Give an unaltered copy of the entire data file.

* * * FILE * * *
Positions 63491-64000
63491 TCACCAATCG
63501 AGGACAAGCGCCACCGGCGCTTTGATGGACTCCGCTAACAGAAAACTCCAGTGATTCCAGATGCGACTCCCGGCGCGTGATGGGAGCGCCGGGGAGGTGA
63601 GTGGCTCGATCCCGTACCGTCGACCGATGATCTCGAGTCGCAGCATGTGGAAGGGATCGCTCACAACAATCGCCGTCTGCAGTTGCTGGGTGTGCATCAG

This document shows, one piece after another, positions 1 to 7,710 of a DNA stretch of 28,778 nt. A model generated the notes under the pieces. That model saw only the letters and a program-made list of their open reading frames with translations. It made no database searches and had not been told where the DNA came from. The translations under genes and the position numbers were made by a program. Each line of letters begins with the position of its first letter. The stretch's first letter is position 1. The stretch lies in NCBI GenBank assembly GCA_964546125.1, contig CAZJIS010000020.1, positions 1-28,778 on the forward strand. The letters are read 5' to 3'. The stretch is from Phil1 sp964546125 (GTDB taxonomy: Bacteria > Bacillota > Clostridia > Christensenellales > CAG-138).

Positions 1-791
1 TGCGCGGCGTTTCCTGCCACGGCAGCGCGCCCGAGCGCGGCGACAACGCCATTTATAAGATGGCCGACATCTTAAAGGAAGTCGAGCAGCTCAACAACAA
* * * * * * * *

Positions 63491-64000
63491 TCACCAATCG
63501 AGGACAAGCGCCACCGGCGCTTTGATGGACTCCGCTAACAGAAAACTCCAGTGATTCCAGATGCGACTCCCGGCGCGTGATGGGAGCGCCGGGGAGGTGA
63601 GTGGCTCGATCCCGTACCGTCGACCGATGATCTCGAGTCGCAGCATGTGGAAGGGATCGCTCACAACAATCGCCGTCTGCAGTTGCTGGGTGTGCATCAG

This document shows, one piece after another, positions 1 to 7,710 of a DNA stretch of 28,778 nt. A model generated the notes under the pieces. That model saw only the letters and a program-made list of their open reading frames with translations. It made no database searches and had not been told where the DNA came from. The translations under genes and the position numbers were made by a program. Each line of letters begins with the position of its first letter. The stretch's first letter is position 1. The stretch lies in NCBI GenBank assembly GCA_964546125.1, contig CAZJIS010000020.1, positions 1-28,778 on the forward strand. The letters are read 5' to 3'. The stretch is from Phil1 sp964546125 (GTDB taxonomy: Bacteria > Bacillota > Clostridia > Christensenellales > CAG-138).

Positions 1-791
1 TGCGCGGCGTTTCCTGCCACGGCAGCGCGCCCGAGCGCGGCGACAACGCCATTTATAAGATGGCCGACATCTTAAAGGAAGTCGAGCAGCTCAACAACAA